Within this stage of a relationship, Knapp believes that there are five distinctive phases that you'll experience: initiating, experimentation, intensifying, integration, and bonding. Similar to Levinger's theory in its basic ideas, Knapp deviates here in that he gives greater depth to the interpersonal experiences that you go through when getting to know someone and then deciding to commit to them.
- Initiating: Literally like it sounds, this phase is where you each try to make an impression on one another and use superficial conversation as a way to keep in contact.
- Experimentation: This quintessential phase is best understood as the scene acted out in every romcom where the romantic leads start to reveal parts of themselves and build trust and security with each other.
- Intensifying: As you start to unveil more of yourself to the potential partner, naturally (if there's a spark between the two of you) the conversations will deepen and you'll offer up more and more of your secrets to them.
- Integration: This phase is the beloved answer to the "so, what are we?" question so many people in the 'talking' phase receive. Basically, you'll both hammer out exactly what kind of a relationship you're in.
- Bonding: The bonding phase is where real long-lasting commitments are made to each other. This phase can end positively or negatively, depending on your situation.
The Coming Apart Phase
Of course, every breakup is preceded by a different sequence of problems, but Knapp has condensed these into 5 stages of a relationship that are each distinct.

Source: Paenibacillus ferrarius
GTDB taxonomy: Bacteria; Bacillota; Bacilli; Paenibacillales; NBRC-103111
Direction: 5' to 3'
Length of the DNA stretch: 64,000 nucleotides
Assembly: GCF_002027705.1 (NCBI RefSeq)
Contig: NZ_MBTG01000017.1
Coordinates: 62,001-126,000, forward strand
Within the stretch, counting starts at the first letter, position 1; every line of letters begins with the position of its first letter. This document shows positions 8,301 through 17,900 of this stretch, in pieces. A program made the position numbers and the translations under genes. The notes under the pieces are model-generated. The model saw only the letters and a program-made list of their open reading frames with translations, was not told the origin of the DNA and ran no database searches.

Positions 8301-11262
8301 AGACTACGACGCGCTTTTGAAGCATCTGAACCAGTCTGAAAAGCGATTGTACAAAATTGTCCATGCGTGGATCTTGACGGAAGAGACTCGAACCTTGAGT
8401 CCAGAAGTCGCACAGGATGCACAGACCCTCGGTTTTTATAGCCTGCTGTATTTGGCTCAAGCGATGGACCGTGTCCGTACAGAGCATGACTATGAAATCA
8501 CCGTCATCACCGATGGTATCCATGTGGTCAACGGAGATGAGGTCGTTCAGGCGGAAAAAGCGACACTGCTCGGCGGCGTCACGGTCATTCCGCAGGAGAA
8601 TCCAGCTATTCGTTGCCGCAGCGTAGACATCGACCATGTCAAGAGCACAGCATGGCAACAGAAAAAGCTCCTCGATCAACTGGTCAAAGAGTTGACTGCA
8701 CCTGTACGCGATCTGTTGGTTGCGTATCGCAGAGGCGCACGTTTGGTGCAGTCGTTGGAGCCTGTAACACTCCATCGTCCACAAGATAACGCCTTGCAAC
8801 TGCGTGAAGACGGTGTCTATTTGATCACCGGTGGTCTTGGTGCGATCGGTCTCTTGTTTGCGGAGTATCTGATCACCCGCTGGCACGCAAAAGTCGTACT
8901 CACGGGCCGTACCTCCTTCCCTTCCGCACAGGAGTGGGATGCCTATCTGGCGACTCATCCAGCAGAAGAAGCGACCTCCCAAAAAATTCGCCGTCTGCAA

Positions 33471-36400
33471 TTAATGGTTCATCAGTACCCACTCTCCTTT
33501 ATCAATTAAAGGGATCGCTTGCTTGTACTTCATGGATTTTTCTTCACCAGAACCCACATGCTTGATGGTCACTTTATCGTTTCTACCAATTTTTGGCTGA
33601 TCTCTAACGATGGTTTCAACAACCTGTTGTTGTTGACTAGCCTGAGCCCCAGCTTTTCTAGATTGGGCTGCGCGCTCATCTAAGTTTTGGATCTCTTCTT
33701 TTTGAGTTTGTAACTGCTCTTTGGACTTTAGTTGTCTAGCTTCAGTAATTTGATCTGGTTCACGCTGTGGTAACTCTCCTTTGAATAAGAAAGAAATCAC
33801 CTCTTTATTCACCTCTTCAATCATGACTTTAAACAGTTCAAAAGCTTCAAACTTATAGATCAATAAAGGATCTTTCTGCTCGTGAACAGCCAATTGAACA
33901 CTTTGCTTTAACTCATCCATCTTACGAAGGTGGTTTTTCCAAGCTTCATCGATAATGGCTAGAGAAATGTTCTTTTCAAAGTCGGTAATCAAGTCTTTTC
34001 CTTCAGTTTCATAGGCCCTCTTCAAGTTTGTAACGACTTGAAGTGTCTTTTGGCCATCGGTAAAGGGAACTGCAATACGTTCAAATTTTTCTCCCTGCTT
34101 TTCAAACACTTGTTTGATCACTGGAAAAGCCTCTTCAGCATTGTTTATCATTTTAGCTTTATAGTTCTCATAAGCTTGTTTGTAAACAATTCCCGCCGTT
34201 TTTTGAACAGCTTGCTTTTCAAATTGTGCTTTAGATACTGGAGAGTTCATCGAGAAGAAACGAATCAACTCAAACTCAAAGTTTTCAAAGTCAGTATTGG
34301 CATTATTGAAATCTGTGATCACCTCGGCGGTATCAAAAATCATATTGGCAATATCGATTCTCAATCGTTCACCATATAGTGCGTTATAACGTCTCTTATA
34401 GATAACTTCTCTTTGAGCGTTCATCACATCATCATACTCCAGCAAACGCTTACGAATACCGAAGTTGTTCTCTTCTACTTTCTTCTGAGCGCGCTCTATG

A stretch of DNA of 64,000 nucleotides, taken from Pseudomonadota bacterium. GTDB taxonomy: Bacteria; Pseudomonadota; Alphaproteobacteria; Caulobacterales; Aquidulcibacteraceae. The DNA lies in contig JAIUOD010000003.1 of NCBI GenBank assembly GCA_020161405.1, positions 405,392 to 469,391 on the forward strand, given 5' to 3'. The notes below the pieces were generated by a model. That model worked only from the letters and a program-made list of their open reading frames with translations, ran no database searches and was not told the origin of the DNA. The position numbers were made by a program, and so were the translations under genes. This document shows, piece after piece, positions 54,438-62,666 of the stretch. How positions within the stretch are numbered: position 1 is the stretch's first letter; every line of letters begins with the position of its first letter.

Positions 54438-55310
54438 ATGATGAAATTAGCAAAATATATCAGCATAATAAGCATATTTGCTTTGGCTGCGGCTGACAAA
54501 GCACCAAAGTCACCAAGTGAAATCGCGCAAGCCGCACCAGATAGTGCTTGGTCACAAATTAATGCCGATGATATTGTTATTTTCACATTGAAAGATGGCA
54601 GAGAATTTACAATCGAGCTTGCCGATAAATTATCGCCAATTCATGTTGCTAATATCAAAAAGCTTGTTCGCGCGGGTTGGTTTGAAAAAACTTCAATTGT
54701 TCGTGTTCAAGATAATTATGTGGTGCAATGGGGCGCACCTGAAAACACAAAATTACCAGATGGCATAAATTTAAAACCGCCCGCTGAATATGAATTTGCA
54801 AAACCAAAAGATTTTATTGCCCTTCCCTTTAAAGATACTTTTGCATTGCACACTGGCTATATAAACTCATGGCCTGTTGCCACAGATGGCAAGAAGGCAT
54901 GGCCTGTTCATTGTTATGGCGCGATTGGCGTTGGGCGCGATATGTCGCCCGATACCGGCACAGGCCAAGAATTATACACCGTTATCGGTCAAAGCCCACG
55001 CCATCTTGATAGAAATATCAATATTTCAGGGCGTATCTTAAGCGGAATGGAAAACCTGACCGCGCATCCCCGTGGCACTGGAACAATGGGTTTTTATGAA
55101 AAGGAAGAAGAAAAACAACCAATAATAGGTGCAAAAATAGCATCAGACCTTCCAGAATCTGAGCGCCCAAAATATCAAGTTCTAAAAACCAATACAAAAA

- Differentiation: Exactly what it sounds like, this phase is a period where partners can become preoccupied with the things that make each other different rather than focusing on their common ground.
- Circumscribing: As you move out of the differentiation stage, you'll begin setting boundaries and establishing limits around topics of conversation and communication, which can naturally lead to reduced communication and more differentiation.
- Stagnation: Stagnation is the definition of when a rock meets a hard place; this phase occurs when neither you nor your partner are willing to modify your behavior to satisfy the other person. Unfortunately, you can't both be 100% right and have your relationship work out.
- Avoidance: The writing's on the wall in the avoidance stage. You and your partner, locked in a stalemate, will choose to actively avoid one another instead of focusing on reconciliation. This widens the growing divide between each of you to almost an insurmountable way.
- Termination: This last stage is where all relationships go to die.
Are There Definitive Stages of a Relationship by Month?
No matter what relationship theory you subscribe to, set timeframes or timelines of how dating or relationships progress by month vary wildly depending on the individuals and their circumstances. Some couples may move through certain stages more quickly than others or stay in certain phases of love longer. There is no set number of months to be in any certain dating stage. So whether you stay in the initiating or acquaintanceship stage for months or move quickly to another phase, there's no right or wrong to how your romance moves forward.
Romance Is Unpredictable
Regardless of how you identify or what kind of romantic relationship you're in, knowing about the different relationship stages can help you understand your feelings about your partner and your relationship; for some, being able to predict where you're heading can give them the confidence to make the right move. Yet, it's important to remember that romance is, by definition, unpredictable. Not every relationship will hit every stage of every theory out there. Rather, they all seem to follow a general progression with an early interest or increased intimacy leading to a serious commitment and then an eventual ending. But, no matter the bumps you hit along the way as you navigate the stages of love, it'll be worth the effort when you find the right person to share your life with.